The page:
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  • Writer's pictureNashville PT

Why You Shouldn't Ignore What Your Body is Trying to Tell You

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Our bodies are incredible machines that constantly communicate with us, providing valuable information about our health and well-being. However, in our busy lives, it's easy to ignore or dismiss the signals our bodies send us. In this blog post, we'll explore the reasons why you shouldn't ignore what your body is trying to tell you and how listening to your body can lead you to seek the care and support you need, including the benefits of physical therapy.

1. Pain and Discomfort: Your body uses pain and discomfort as warning signals to indicate that something is not quite right. Whether it's a lingering ache, a sharp pain, or stiffness that won't go away, these sensations should not be ignored. Instead, they should serve as a cue to pay attention and take action. Physical therapy can help identify the underlying causes of pain and discomfort, whether they are due to an injury, overuse, or poor movement patterns. Through a comprehensive evaluation, physical therapists can develop a personalized treatment plan to address the root cause of your symptoms and provide effective pain relief.

2. Limited Range of Motion: If you notice a decrease in your range of motion or difficulty performing everyday tasks that were once easy for you, it's a sign that your body needs attention. Stiffness, tightness, and decreased flexibility can indicate joint or muscle problems. Physical therapy can help restore your range of motion and improve your mobility through targeted exercises, stretching, and manual therapy techniques. By addressing these issues early on, you can prevent further deterioration and maintain an active and independent lifestyle.

3. Fatigue and Reduced Stamina: Feeling constantly fatigued or experiencing a significant decrease in your stamina can be a sign that your body is struggling to keep up. It may be due to various factors, such as poor cardiovascular fitness, muscular imbalances, or underlying health conditions. Physical therapy can help improve your endurance and overall fitness through tailored exercise programs that gradually build strength, cardiovascular health, and energy levels. By working with a physical therapist, you can regain your vitality and enjoy a more active and energized life.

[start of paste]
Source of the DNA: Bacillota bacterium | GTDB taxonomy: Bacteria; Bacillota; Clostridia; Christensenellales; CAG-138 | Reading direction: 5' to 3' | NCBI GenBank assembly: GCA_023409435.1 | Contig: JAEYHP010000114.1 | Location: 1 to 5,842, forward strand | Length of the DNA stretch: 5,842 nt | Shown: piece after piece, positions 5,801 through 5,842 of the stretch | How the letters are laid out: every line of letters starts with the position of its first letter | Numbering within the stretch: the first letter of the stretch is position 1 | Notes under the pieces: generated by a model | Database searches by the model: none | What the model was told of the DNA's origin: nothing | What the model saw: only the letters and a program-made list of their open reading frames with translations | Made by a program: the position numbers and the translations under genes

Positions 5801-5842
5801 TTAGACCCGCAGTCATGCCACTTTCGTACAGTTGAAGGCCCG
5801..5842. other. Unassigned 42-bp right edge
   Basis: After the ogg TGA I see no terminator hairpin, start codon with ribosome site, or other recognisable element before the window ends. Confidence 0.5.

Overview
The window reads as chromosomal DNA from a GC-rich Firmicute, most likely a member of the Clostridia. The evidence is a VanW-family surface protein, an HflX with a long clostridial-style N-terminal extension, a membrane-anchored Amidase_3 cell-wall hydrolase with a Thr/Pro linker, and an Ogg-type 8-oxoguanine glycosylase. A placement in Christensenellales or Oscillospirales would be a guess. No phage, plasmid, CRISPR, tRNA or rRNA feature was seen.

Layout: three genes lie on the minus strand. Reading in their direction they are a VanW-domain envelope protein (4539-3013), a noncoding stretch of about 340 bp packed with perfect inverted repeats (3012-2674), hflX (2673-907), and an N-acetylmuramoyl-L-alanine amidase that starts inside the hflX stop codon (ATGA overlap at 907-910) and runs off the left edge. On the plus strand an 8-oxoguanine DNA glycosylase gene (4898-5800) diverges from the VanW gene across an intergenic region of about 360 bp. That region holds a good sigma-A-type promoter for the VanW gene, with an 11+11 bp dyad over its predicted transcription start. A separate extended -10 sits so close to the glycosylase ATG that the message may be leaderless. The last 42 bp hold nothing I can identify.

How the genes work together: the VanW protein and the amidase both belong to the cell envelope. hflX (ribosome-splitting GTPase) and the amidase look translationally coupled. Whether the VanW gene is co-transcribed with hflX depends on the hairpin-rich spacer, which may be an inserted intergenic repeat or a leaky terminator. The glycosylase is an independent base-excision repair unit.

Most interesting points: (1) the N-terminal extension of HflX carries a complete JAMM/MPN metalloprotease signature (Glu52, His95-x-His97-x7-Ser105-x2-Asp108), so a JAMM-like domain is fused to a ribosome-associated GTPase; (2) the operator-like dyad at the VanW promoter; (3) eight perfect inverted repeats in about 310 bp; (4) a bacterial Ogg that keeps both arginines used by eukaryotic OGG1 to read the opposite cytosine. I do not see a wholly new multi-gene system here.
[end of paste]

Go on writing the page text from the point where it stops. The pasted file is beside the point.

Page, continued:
4. Balance and Coordination Issues: If you find yourself stumbling, experiencing frequent falls, or having difficulty maintaining balance, it's crucial to listen to your body's message. Balance and coordination problems can result from issues with the vestibular system, muscular weakness, or proprioceptive deficits. Physical therapy can help improve your balance and coordination through specialized exercises and techniques that enhance proprioception and stability. By addressing these concerns, you can reduce the risk of falls and enhance your overall safety and quality of life.

Remember, your body is constantly sending you signals, and it's essential to listen and take action. Ignoring these messages can lead to further complications and hinder your overall well-being. Seeking the guidance of a physical therapist can provide valuable insights and solutions to address the underlying causes of your symptoms. Physical therapy offers a holistic approach to care, focusing on restoring function, reducing pain, and promoting overall wellness.

If you're experiencing pain, limited mobility, fatigue, or balance issues, don't ignore what your body is trying to tell you. Take that first step and seek the expertise of a qualified physical therapist who can help you understand and address your body's needs. By listening to your body and embracing physical therapy, you can enhance your health, well-being, and quality of life.


1. Park JH, et al. The relationship between pain and physical activity levels in patients with chronic musculoskeletal pain. Int J Environ Res Public Health. 2021;18(6):3077.

2. Pietrosimone BG, et al. Impaired quadriceps rate of torque development and knee mechanics after anterior cruciate ligament reconstruction with patellar tendon autograft. Am J Sports Med. 2012;40(10):2331-2337.

3. Garrison SJ, et al. Physical performance and movement characteristics in older adults after hip fracture: a systematic review. J Aging Phys Act. 2020;28(6):948-959.

4. Fleming R, et al. Physical therapist management of falls in community-dwelling older adults: a survey of clinical practice. Phys Ther. 2020;100(1):46-55.

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